From 2012 to 2015, Stillness of Heart will share interesting excerpts from the extraordinary diary of Kate Stone, who chronicled her Louisiana family’s turbulent experiences throughout the Civil War era.
Kate Stone at last recounts why she and her family fled from Brokenburn.
Near Trenton, La.
Affairs look dark for our Confederacy just now. … This country is filled with refugees. Nearly all our friends are back here or on their way to Texas, where we hope to be before long.
Out here the prices asked for everything are enormous. The people of Monroe seem determined to fleece the refugees. It cost us $3,000 to get a four-horse hack to bring us from Monroe here four miles.
Having no other way of amusing myself, I may as well write the account of our flight from home [Brokenburn] and our subsequent adventures.
On Thursday, March 26, hearing that Mr. Hardison had returned from Monroe, Sister and I walked up in the afternoon to hear what news he had brought. As we approached the house, it struck me that something was wrong. As we were going through the garden George Richards came out and told us a party of Yankees and armed Negroes had just left, carrying with them every Negro on the place, most of Mrs. Hardison’s and the children’s clothes, and all the provisions they could manage. They were led by Charles, Mr. Hardison’s most trusted servant, and they were all vowing vengeance against Mr. Hardison. They said they would shoot him on sight for moving two of his Negroes a few days before. Mr. Hardison had fortunately seen them coming and, knowing he would be arrested or perhaps killed as a conscript officer, had escaped to the woods.
We walked in and found Mrs. Hardison and the children all much excited and very angry, with flaming cheeks and flashing eyes. The Negroes had been very impertinent. The first armed Negroes they had ever seen. Just as we were seated someone called out the Yankees were coming again. It was too late to run. All we could do was to shut ourselves up together in one room, hoping they would not come in. George Richards was on the gallery. In a minute we heard the gate open and shut, rough hoarse voices, a volley of oaths, and then a cry, “Shoot him, curse him! Shoot him! Get out of the way so I can get him.” Looking out of the window, we saw three fiendish-looking, black Negroes standing around George Richards, two with their guns leveled and almost touching his breast. He was deathly pale but did not move. We thought he would be killed instantly, and I shut my eyes that I might not see it. But after a few words from George, which we could not hear, and another volley of curses, they lowered their guns and rushed into the house “to look for guns” they said, but only to rob and terrorize us. The Negroes were completely armed and there was no white man with them. We heard them ranging all through the house, cursing and laughing, and breaking things open.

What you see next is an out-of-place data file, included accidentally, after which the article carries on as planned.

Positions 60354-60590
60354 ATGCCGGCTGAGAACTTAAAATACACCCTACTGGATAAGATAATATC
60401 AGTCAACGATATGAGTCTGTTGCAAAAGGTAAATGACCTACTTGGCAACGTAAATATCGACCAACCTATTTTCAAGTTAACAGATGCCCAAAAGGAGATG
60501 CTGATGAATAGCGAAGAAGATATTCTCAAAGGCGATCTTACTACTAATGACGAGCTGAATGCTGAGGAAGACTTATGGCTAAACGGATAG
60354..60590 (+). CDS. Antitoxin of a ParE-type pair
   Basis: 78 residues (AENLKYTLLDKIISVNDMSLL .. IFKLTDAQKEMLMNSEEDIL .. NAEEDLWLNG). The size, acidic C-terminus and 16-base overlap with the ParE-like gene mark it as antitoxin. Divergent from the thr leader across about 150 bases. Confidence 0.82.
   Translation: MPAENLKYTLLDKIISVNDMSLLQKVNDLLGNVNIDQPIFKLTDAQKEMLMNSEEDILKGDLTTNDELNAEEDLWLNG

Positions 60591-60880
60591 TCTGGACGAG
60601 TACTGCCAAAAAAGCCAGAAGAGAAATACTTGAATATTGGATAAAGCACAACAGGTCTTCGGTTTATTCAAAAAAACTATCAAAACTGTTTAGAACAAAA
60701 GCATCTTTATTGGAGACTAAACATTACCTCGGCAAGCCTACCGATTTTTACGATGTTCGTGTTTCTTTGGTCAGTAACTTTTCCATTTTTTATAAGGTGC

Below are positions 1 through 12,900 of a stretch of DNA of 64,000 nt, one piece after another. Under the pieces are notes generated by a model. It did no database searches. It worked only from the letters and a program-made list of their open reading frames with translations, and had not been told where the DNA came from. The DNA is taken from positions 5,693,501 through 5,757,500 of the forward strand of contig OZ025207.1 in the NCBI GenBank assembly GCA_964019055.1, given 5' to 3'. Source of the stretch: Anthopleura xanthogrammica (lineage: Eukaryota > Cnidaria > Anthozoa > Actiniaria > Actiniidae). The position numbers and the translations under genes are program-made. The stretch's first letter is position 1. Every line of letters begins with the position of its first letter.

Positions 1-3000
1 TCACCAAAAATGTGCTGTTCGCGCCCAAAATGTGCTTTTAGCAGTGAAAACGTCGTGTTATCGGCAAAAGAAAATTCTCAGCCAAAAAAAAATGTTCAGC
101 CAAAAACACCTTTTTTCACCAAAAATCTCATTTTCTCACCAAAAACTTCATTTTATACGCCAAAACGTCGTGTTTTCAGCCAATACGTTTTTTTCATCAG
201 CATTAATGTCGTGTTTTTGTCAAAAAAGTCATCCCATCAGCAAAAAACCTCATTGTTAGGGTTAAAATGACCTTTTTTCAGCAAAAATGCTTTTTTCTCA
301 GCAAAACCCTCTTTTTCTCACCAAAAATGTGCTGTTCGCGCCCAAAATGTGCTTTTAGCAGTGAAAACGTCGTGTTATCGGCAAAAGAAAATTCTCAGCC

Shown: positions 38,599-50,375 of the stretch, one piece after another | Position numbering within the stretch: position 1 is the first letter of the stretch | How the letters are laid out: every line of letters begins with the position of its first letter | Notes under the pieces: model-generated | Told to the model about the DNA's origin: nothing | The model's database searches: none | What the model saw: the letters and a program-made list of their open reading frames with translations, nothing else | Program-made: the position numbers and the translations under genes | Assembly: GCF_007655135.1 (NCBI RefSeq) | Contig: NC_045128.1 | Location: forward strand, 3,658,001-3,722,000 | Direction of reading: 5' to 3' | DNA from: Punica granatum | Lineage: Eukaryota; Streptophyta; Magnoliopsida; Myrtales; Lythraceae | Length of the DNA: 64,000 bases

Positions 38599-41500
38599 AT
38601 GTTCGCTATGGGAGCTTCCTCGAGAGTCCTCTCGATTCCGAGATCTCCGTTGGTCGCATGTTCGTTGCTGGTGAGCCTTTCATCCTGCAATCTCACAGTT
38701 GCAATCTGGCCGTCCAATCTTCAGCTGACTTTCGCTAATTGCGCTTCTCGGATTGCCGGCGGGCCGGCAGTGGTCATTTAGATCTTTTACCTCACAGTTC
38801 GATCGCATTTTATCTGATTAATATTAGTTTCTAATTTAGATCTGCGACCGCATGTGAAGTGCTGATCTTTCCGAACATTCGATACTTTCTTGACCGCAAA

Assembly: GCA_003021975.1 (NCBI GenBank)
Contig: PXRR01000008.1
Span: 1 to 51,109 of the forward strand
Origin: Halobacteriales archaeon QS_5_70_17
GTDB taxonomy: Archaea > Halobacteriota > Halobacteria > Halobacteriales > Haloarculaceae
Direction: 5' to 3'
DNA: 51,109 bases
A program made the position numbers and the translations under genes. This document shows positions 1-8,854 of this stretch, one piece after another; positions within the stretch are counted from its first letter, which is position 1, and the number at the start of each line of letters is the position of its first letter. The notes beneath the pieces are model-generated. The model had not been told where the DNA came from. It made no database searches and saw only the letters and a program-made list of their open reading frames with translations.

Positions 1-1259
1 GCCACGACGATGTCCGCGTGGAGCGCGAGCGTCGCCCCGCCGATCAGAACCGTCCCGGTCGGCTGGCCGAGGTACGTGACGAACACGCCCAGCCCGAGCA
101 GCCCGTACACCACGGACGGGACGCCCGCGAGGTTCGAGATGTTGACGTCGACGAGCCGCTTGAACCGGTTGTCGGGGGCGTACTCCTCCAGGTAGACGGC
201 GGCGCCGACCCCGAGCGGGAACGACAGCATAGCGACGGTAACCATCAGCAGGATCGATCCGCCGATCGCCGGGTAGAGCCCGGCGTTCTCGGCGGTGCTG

Directly one came bursting into our room, a big black wretch, with the most insolent swagger, talking all the time in a most insulting manner. He went through all the drawers and wardrobe taking anything he fancied, all the time with a cocked pistol in his hand. Cursing and making the most awful threats against Mr. Hardison if they ever caught him, he [walked] up to the bed where the baby was sleeping. Raiding the bar, he started to take the child, saying as he waved the pistol, “I ought to kill him. He may grow up to be a [guerrilla]. Kill him.” Mrs. Hardison sprang to his side, snatched the baby up, and shrieked, “Don’t kill my baby. Don’t kill him.”
The Negro turned away with a laugh and came over where I was sitting with Little Sister crouched close to me holding my hand. He came right up to us, standing on the hem of my dress while he looked me slowly over, gesticulating and snapping his pistol. He stood there about a minute, I suppose. It seemed to me an age. I felt like I would die should he touch me. I did not look up or move, and Little Sister was as still as if petrified. In an instant more he turned away with a most diabolical laugh, gathered up his plunder, and went out. I was never so frightened in my life. Mrs. Hardison said we were both as white as marble, and she was sure I would faint. What a wave of thankfulness swept over us when he went out and slammed the door. In the meanwhile, the other Negroes were rummaging the house, ransacking it from top to bottom, destroying all the provisions they could not carry away, and sprinkling a white powder into the cisterns and over everything they left. We never knew whether it was poison or not.